But does his life and death compare? Mary was forced to stand by and watch her beloved son Jesus walk towards the cross to be crucified. He chose death. Jesus died for our sins. He was doing the job he was sent here to do and all Mary could do was stand by and watch, and pray and grieve. Tristan also chose to walk towards death. Now I know it was not to serve the greater good, he was doing what he wanted to do and so it does not seem like there would be any comparisons, but the months leading up to Tristan's death were filled with amazing moments. From the beginning of his life Tristan was introduced to Jesus, at his baptism, in the youth group I led and at the summer camps he attended. One year, his first at Kamp Kanakuk, Tristan received the All Around Best Camper award. I will admit that I was shocked! Tristan had a heart for Jesus in his younger years. But then adolescence and drugs came along and he quit going to church, didn't seem to be interested in God. My son willingly walked towards death. He chose, over and over again, to use drugs, though I told him many times that death was a possibility once you walked down that path. In October of 2016 when he was in a mental hospital for evaluation after a psychotic episode we had a strange and fascinating encounter with an elderly gentleman. Tristan had spent his time there reading from one of his books about Buddhism. This gentleman approached us telling us he had been with Jesus during times when he was being persecuted. He talked about death and suffering. He gave Tristan one of his own books about the Dahli Llama. And he looked directly at me and said that there was a lot of hard work ahead and more pain and suffering to come. I remember being transfixed by him. That moment stayed with me long after we left the hospital. And sure enough, there was more pain and suffering leading up to and since Tristan's death. But along the way, Tristan did several things that were, it seemed like, a direct result of his heart for God, that I had not seen in years. First, when his good friend was in the throes of addiction, and could not be convinced by anyone else to take that final step into treatment, Tristan reached out, at exactly the right moment, and convinced him to take that final step. (I am happy to report that today, this friend is on his own recovery journey and making good progress.) A few months later Tristan was, what I now believe to be, experiencing a hypo-manic episode. He and another buddy went off on what we called a 'boon-doggle'. Tristan was inconsolable about a billboard in Harrison, Arkansas that projected racial hatred. It was a billboard put up by members of the KKK. And Tristan cried over this billboard and the evil message. He and his friend, late one night, drove over to Harrison. And at 4am they walked through an overgrown field with spray-paint and a recorder and Tristan de-faced that sign writing BLACK LIVES MATTR across the base of it. He did not take any photos though we were able to get one before the property owner had the sign removed shortly after Tristan's death. When I called him out about it, he was so proud of himself for taking a stand against bigotry to make a positive difference. And he did.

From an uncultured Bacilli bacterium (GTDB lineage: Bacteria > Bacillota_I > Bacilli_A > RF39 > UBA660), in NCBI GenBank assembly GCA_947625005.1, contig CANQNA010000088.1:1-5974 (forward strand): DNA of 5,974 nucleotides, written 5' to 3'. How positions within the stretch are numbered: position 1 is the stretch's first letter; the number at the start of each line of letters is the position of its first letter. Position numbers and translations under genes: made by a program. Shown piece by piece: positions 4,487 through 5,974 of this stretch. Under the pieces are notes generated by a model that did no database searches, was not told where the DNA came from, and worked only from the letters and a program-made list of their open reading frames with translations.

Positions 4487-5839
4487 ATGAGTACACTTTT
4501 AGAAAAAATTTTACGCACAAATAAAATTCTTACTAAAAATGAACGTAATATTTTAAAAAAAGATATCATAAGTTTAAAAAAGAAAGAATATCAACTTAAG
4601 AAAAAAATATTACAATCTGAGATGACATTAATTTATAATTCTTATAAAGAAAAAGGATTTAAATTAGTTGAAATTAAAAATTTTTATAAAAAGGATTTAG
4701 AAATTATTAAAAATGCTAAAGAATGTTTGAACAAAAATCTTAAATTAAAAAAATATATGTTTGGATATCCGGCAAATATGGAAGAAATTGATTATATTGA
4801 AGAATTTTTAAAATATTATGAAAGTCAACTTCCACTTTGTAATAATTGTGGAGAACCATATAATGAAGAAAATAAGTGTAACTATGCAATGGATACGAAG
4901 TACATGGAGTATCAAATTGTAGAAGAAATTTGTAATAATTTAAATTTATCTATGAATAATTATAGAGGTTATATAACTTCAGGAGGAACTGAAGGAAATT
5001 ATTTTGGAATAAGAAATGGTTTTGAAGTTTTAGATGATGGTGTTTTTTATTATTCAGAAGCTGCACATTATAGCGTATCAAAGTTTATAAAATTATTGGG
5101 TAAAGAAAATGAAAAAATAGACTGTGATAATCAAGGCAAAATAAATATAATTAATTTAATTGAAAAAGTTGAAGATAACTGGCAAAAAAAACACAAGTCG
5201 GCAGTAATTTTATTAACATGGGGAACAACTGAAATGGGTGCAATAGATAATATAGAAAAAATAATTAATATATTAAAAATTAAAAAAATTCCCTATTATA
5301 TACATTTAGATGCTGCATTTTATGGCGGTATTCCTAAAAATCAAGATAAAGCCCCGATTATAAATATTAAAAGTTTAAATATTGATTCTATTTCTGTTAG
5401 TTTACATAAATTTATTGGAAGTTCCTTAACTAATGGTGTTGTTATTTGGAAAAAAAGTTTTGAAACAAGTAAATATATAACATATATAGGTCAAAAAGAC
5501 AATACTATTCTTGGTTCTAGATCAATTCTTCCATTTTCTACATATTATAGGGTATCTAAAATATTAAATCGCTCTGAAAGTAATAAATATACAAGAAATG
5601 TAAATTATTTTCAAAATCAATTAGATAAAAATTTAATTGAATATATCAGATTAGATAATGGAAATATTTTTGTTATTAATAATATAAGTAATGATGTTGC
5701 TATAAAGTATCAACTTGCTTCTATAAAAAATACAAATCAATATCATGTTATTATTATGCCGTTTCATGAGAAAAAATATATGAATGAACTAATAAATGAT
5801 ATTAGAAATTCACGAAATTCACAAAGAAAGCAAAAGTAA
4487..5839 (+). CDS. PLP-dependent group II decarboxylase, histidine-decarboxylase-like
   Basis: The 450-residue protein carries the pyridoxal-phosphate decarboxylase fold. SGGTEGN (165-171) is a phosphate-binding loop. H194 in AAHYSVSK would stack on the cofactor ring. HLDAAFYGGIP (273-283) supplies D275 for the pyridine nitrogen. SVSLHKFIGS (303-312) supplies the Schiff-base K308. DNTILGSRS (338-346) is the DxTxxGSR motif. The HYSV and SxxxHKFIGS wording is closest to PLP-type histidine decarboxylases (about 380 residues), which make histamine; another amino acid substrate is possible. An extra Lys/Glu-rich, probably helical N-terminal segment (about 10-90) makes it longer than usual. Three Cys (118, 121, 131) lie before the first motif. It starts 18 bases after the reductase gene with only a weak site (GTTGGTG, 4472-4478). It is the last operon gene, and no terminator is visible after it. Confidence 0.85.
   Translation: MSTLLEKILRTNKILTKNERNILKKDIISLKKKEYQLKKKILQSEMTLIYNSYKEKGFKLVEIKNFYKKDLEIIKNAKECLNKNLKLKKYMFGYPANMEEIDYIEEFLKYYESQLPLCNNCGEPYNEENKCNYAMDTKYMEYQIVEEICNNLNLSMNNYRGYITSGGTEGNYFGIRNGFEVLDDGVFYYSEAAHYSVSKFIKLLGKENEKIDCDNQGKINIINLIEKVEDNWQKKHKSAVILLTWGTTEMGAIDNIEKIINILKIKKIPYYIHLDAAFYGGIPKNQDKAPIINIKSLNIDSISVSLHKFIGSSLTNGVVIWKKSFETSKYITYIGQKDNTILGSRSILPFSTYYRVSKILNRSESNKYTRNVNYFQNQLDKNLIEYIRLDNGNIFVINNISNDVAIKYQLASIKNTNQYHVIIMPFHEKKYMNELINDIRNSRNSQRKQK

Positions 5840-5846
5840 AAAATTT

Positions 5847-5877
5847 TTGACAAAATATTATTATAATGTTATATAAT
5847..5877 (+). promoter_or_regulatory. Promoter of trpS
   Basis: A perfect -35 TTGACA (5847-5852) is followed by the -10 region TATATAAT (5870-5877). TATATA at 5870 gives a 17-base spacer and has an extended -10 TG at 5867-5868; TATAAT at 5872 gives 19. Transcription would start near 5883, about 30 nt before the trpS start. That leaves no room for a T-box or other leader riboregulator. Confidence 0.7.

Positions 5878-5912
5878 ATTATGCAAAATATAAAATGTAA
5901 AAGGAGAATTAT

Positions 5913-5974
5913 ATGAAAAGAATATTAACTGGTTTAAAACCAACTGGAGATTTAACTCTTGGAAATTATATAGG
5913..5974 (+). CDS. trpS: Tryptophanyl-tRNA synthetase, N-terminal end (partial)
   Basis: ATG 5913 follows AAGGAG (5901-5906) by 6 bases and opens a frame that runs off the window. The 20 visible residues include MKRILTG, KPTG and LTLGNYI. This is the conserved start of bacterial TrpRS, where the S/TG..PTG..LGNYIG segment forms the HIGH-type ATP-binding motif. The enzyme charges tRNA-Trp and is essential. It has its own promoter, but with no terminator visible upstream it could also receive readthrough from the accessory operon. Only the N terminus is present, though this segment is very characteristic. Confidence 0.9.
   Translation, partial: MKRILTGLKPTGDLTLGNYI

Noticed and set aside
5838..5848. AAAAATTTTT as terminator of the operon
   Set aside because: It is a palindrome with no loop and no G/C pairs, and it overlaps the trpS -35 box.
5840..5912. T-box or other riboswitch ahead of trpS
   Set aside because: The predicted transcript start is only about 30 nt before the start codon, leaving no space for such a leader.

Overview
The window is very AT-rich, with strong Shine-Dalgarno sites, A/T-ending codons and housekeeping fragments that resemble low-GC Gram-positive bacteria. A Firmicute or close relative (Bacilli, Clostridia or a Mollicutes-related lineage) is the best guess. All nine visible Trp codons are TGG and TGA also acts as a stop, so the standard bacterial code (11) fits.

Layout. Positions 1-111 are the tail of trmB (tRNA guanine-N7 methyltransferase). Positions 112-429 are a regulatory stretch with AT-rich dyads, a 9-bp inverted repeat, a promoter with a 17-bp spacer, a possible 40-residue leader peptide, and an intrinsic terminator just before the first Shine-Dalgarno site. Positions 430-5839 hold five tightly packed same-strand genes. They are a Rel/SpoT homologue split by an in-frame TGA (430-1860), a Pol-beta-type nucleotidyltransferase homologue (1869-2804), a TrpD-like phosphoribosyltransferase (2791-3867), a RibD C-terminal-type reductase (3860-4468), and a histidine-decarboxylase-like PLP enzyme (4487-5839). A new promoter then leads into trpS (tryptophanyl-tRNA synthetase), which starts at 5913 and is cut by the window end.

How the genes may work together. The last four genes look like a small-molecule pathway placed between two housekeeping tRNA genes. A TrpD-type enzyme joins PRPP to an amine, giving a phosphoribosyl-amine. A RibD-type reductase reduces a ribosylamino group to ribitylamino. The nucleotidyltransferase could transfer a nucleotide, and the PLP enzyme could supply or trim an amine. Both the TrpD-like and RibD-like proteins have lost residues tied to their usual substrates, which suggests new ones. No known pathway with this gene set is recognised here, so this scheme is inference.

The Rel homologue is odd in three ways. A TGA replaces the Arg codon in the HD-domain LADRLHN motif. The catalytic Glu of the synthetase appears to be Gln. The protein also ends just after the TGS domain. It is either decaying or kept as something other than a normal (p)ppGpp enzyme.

We all rejoiced when that awful piece of hatred was removed ! When Tristan returned home from that road trip, still in a hypo mania state, he told me that God had performed many miracles for him that saved his life several times and that driving home he was out of gas, rolling in on fumes, but God got him here safely. He said to me that his 'religion was changed'. Tristan remembered his heart for God. And then he was gone. And all I could do was stand by and watch, with fear and heart-wrenching pain.

Being able to hold on to and reflect on these meaningful moments, as a mother, fills my heart love, pride and joy. Even in my brokenness, I know that both of my sons are with their Heavenly Father, right where they are supposed to be. And that I am still here, living in pain, but right where I am supposed to be, to do the work that God has laid out before me, sharing my faith journey of motherhood, sharing Tristan's addiction story in the hopes it will help others, and doing what I can to make a positive difference in this world.

My own mother is 76 years old. Someday I will mourn her when she is no longer here to celebrate with on Mother's Day. And I have several friends who were young mothers that left this world too soon, unable to raise their own children. I have been blessed with the experience of raising three of my four children. So today I will celebrate this day with the joy of those blessings, with thanksgiving for my own mother and with gratitude for the role model of Mary. I pray to have her heart and strength and will journey on to do God's will until that day comes that I am reunited with my sons and able to live with our Heavenly Father in his eternal kingdom.